Teams Web

  1. Microsoft Teams is a hub for teamwork in Microsoft 365 for Education. Keep all your content, apps, and conversations together in one place.
  2. Microsoft Teams is a web-based desktop app, developed on top of the Electron framework from GitHub which combines the Chromium rendering engine and the Node.js JavaScript platform. This article is in list format, but may read better as prose. You can help by converting this.
  3. Some browsers, such as Internet Explorer 11, Safari, and Firefox, support the Microsoft Teams web app but don't support some of the Teams calling and meeting features. To work around this limitation, the Teams web app lets users receive audio through a PSTN connection and lets them view presented content (screen share) at a reduced display rate.
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Microsoft Teams has clients available for desktop (Windows, Mac, and Linux), web, and mobile (Android and iOS). These clients all require an active internet connection and do not support an offline mode.

Note

For details about each clients' capabilities on different platforms, see Teams features by platform.

Teams Meeting add-in in Outlook Web App The Teams Meetings button in Outlook Web App will appear as part of new event creation if the user is on an early version of the new Outlook on the web. See the Outlook Blog to learn about how users can try the early version of the new Outlook on the web.

Effective November 29, 2018, you'll no longer be able to use the Microsoft Teams for Windows 10 S (Preview) app, available from the Microsoft Store. Instead, you can now download and install the Teams desktop client on devices running Windows 10 S mode. To download the desktop client, go to https://teams.microsoft.com/downloads. MSI builds of the Teams desktop client are not yet available for devices running Windows 10 S mode.

For more information about Windows 10 S mode, see Introducing Windows 10 in S mode.

Desktop client

Tip

Watch the following session to learn about the benefits of the Windows Desktop Client, how to plan for it, and how to deploy it: Teams Windows Desktop Client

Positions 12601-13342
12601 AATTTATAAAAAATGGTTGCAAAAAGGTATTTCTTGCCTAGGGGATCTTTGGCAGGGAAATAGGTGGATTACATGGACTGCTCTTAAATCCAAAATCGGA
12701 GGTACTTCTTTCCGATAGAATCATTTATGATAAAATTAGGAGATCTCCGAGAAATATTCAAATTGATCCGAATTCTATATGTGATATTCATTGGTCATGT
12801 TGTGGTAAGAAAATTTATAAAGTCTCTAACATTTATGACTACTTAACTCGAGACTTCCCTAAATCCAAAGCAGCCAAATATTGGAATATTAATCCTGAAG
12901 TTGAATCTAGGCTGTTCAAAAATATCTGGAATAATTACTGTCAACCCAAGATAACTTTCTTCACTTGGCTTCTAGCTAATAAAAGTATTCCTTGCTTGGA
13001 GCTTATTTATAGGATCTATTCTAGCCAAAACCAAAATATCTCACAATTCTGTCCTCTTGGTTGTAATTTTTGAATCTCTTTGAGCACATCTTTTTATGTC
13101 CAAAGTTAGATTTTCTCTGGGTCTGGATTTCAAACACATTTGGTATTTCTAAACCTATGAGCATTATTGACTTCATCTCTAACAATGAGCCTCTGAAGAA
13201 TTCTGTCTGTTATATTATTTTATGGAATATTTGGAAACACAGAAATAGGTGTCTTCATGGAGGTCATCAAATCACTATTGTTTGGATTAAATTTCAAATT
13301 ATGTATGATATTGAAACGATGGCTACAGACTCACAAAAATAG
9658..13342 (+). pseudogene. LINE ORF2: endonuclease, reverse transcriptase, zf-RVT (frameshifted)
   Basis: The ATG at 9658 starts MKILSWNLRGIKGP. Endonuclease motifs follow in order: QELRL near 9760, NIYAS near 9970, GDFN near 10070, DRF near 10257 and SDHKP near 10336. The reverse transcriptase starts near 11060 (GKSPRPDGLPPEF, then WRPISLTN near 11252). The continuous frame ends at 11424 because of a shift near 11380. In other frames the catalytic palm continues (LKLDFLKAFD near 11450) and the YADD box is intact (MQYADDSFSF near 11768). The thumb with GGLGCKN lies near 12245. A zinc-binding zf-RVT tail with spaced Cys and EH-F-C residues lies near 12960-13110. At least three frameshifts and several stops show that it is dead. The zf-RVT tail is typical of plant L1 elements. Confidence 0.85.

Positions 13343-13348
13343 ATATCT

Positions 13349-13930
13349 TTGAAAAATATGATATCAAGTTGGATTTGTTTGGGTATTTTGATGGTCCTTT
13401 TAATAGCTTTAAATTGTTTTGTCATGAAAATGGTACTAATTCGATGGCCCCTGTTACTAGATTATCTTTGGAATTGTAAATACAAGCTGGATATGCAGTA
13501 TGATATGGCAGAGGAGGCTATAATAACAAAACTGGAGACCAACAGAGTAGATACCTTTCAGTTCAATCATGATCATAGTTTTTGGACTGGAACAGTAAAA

The Microsoft Teams desktop client is a standalone application and is also available in Microsoft 365 Apps for enterprise. Teams is available for 32-bit and 64-bit versions of Windows (8.1 or later), ARM64 for Windows 10 on ARM, and Windows Server (2012 R2 or later), as well as for macOS and Linux (in .deb and .rpm formats). On Windows, Teams requires .NET Framework 4.5 or later; the Teams installer will offer to install it for you if you don't have it. On Linux, package managers such as apt and yum will try to install any requirements for you. However, if they don't then you will need to install any reported requirements before installing Teams on Linux.

The desktop clients provide real-time communications support (audio, video, and content sharing) for team meetings, group calling, and private one-on-one calls.

Desktop clients can be downloaded and installed by end users directly from https://teams.microsoft.com/downloads if they have the appropriate local permissions (admin rights are not required to install the Teams client on a PC but are required on a Mac).

Note

For more details about installing Teams on a Chromebook, please see How to install and run Microsoft Office on a Chromebook.

IT admins can choose their preferred method to distribute the installation files to computers in their organization. Some examples include Microsoft Endpoint Configuration Manager (Windows) or Jamf Pro (macOS). To get the MSI package for Windows distribution, see Install Microsoft Teams using MSI.

Note

Distribution of the client via these mechanisms is only for the initial installation of Microsoft Team clients and not for future updates.

Windows

The Microsoft Teams installation for Windows provides downloadable installers in 32-bit and 64-bit architecture.

Note

The architecture (32-bit vs. 64-bit) of Microsoft Teams is agnostic to the architecture of Windows and Office that is installed.

The Windows client is deployed to the AppData folder located in the user’s profile. Deploying to the user’s local profile allows the client to be installed without requiring elevated rights. The Windows client leverages the following locations:

  • %LocalAppData%MicrosoftTeams

  • %LocalAppData%MicrosoftTeamsMeetingAddin

  • %AppData%MicrosoftTeams

  • %LocalAppData%SquirrelTemp